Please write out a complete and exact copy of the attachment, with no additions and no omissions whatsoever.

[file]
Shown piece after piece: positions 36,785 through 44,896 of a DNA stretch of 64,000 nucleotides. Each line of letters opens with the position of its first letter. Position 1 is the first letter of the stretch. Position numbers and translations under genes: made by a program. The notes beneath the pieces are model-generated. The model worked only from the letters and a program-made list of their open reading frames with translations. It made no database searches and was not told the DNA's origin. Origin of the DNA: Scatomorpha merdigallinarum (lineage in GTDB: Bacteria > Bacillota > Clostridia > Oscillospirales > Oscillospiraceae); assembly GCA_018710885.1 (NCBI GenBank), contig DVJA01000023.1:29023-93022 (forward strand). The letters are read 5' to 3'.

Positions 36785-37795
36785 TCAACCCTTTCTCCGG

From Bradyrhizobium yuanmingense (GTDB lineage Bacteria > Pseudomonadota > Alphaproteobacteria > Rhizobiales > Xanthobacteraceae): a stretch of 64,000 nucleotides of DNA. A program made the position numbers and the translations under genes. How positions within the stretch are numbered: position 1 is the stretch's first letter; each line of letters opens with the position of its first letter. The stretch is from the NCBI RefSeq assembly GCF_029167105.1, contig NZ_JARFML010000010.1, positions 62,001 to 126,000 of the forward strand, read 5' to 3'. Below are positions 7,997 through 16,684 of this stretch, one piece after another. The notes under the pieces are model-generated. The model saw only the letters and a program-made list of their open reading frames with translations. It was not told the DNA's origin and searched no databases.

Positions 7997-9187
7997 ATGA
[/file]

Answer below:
Shown piece after piece: positions 36,785 through 44,896 of a DNA stretch of 64,000 nucleotides. Each line of letters opens with the position of its first letter. Position 1 is the first letter of the stretch. Position numbers and translations under genes: made by a program. The notes beneath the pieces are model-generated. The model worked only from the letters and a program-made list of their open reading frames with translations. It made no database searches and was not told the DNA's origin. Origin of the DNA: Scatomorpha merdigallinarum (lineage in GTDB: Bacteria > Bacillota > Clostridia > Oscillospirales > Oscillospiraceae); assembly GCA_018710885.1 (NCBI GenBank), contig DVJA01000023.1:29023-93022 (forward strand). The letters are read 5' to 3'.

Positions 36785-37795
36785 TCAACCCTTTCTCCGG

From Bradyrhizobium yuanmingense (GTDB lineage Bacteria > Pseudomonadota > Alphaproteobacteria > Rhizobiales > Xanthobacteraceae): a stretch of 64,000 nucleotides of DNA. A program made the position numbers and the translations under genes. How positions within the stretch are numbered: position 1 is the stretch's first letter; each line of letters opens with the position of its first letter. The stretch is from the NCBI RefSeq assembly GCF_029167105.1, contig NZ_JARFML010000010.1, positions 62,001 to 126,000 of the forward strand, read 5' to 3'. Below are positions 7,997 through 16,684 of this stretch, one piece after another. The notes under the pieces are model-generated. The model saw only the letters and a program-made list of their open reading frames with translations. It was not told the DNA's origin and searched no databases.

Positions 7997-9187
7997 ATGA